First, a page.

Here's some pics:

    http://groups.yahoo.com/group/strato...Rear%20struts/

    and:

    http://photos.groups.yahoo.com/group...c=gr%26.view=t

    If you need more pics and or drawings just give a
    shout.

    Jeff Davison

    Last edited by Jeff Davison; August 12th, 2002 at 03:06 AM.
    #8
    August 12th, 2002, 05:42 AM
    JohnB_SPY8808053
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    Jeff,

    Your solution looks great - I just want to make sure I've considered all the options.


    John B.
    #9
    August 12th, 2002, 12:28 PM
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    John,

    Integrale discs are 284mm (Approx 11.25") and are vented and are a direct fit for both front and rear - no need to machine any hats.

    If you use those, the only fabrication you will require is caliper mounting brackets.
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    #10
    August 12th, 2002, 09:16 PM
    chris.richard
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    brake discs

    John Rutter was commenting in a previous thread that the rear brakes do more work than the front.I'm doing the Alfa 164 brake conversion with the 5 stud hub conversion - should I be looking to put the vented discs on the rear and the solid on the front? This would mean redoing the caliper mountings and would need a separate handbrake caliper. Would it be worth it?

    Any thoughts out there?
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    #11
    August 12th, 2002, 10:14 PM
    mogul_x
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    Chris,

    I was about to say that swapping front brakes with rear sounds like more trouble than it's worth, but you've already identified the worst of it, and it really doesn't look all that bad.

    I guess the only thing I can really say is that I've never seen it done that way. Every mid-engined car I've ever had the wheels off of has had the larger brakes up front. Of course, my experience is limited to a few student-built formula cars, Pontiac Fieros and my MR2, so I may just not have come across it yet.

    I think it might be done that way to ensure that the rear wheels will never lock up before the fronts. Understeer is a little safer than oversteer I guess.
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    #12
    August 12th, 2002, 10:48 PM
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    The rear brakes do a lot of work, but the front also do a lot.

    I think that if I was building a road Stratos I would fit 284mm vented fronts with 4-pot calipers, and 284mm rear with something like a 164 or Integrale single pot caliper (both same caliper) at rear to get a mechanical handbrake.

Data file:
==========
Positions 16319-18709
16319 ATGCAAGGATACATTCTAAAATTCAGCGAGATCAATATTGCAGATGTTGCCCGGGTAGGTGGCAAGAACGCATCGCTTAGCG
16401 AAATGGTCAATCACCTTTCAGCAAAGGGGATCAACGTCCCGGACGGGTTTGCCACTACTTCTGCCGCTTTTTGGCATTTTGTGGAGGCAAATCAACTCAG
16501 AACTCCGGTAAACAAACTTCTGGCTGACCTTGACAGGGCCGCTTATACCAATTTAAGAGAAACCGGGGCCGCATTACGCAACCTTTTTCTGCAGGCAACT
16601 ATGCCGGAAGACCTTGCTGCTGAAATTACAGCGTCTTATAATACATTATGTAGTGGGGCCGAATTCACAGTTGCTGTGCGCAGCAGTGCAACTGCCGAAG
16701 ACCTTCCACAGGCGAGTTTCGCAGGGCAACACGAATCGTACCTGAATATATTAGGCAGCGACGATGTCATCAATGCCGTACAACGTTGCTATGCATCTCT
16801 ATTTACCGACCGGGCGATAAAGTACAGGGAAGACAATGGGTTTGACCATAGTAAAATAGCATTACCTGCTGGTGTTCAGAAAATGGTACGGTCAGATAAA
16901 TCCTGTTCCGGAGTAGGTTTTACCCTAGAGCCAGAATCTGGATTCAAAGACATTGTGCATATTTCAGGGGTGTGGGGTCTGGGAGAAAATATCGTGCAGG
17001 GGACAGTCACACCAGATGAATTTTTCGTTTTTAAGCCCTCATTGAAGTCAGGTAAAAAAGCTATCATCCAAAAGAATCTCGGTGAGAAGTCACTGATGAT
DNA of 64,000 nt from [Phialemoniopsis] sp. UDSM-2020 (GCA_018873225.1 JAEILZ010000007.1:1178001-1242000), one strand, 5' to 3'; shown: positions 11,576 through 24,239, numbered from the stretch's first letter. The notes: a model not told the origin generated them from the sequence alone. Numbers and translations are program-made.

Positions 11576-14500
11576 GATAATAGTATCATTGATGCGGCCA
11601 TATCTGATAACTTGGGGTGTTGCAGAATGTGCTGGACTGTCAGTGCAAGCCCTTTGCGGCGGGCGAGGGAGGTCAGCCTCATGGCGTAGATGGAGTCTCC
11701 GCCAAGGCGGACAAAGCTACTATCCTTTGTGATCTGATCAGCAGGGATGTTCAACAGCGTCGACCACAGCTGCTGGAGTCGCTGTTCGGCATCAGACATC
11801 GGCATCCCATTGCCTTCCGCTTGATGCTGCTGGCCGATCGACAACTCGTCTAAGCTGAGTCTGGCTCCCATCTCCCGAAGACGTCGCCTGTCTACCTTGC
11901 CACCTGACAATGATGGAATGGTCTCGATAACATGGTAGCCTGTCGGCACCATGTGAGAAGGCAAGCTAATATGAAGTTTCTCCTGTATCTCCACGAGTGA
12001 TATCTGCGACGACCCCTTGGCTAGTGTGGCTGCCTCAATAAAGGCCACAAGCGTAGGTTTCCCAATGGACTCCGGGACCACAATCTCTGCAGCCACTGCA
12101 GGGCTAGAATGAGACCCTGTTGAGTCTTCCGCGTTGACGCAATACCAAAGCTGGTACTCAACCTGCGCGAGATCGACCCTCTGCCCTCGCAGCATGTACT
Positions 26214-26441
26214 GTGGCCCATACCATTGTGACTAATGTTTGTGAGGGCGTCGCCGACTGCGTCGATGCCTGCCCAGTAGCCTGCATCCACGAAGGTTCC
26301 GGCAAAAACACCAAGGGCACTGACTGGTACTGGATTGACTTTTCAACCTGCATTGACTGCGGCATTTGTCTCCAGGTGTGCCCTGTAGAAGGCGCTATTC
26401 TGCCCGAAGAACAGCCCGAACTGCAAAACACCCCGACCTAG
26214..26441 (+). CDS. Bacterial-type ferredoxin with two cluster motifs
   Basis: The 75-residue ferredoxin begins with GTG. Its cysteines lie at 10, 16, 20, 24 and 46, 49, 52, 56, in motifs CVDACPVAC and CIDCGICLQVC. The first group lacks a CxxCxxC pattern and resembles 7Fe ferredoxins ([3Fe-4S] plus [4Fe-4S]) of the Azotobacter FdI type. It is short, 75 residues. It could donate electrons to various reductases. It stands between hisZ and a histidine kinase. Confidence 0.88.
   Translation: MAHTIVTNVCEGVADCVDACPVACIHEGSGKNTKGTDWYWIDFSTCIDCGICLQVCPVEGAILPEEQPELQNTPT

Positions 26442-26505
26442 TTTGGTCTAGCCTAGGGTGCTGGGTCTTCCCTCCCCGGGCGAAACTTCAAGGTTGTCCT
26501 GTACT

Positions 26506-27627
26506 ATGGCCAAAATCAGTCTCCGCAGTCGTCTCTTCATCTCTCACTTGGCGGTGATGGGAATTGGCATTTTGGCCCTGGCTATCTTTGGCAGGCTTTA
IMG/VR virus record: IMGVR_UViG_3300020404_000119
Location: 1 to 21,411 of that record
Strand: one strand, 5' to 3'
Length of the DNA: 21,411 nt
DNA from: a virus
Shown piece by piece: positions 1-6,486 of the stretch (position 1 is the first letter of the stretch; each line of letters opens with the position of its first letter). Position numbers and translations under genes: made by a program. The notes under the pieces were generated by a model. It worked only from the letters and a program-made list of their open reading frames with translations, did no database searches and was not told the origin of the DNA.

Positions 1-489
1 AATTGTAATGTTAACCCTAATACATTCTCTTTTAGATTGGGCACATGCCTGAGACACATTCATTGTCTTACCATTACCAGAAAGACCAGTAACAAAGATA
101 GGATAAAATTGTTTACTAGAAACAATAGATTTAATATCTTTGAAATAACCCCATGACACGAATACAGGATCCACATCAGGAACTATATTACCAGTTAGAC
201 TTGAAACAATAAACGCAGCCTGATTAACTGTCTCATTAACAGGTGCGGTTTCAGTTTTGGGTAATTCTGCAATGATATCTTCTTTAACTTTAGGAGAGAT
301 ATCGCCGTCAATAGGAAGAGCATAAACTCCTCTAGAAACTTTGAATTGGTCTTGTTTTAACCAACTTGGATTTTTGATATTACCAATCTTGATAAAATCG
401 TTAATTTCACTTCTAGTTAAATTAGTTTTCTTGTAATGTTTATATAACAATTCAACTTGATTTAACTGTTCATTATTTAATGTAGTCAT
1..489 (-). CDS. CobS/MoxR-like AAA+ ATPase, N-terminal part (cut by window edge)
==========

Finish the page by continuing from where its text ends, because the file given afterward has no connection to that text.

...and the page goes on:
If I was building a competition car, I'd put as big on the front as possible with as big a caliper as possible, either 4-pot or possibly even 6-pot, and on the rear I'd put 284mm vented with 4-pot and either have a hydraulic handbrake, or fit an extra single pot caliper for a mechanical handbrake.

    AND, in both cases, I wouldn't run a servo.

    Just my opinion though - others may think otherwise.
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    #13
    August 13th, 2002, 09:39 AM
    rutthenut
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    Re: brake discs

    Quote:
    Originally posted by chris.richard
    John Rutter was commenting in a previous thread that the rear brakes do more work than the front.I'm doing the Alfa 164 brake conversion with the 5 stud hub conversion - should I be looking to put the vented discs on the rear and the solid on the front?
    Although the rears do *seem* to do more work, I would definitely not recommend dropping from vented to solid discs at the front.

    The reason for vented discs isn't that they will let you stop quicker or brake harder (they don't), but that they cool better and therefore allow you to continue braking at the maximum level.

    Solid discs do not cool down enough when under repeated heavy use (i.e. in track/competition use). This leads to the pads getting too hot and brake fade becoming a possibility.

    If your rear brakes fade or fail, locking up the fronts would cause you to go essentially straight on. If your front brakes fail, the rears do not even have to lock up to introduce serious instability and very high chance of a spin under braking. Hence the front brakes should always be equal or better than the rears.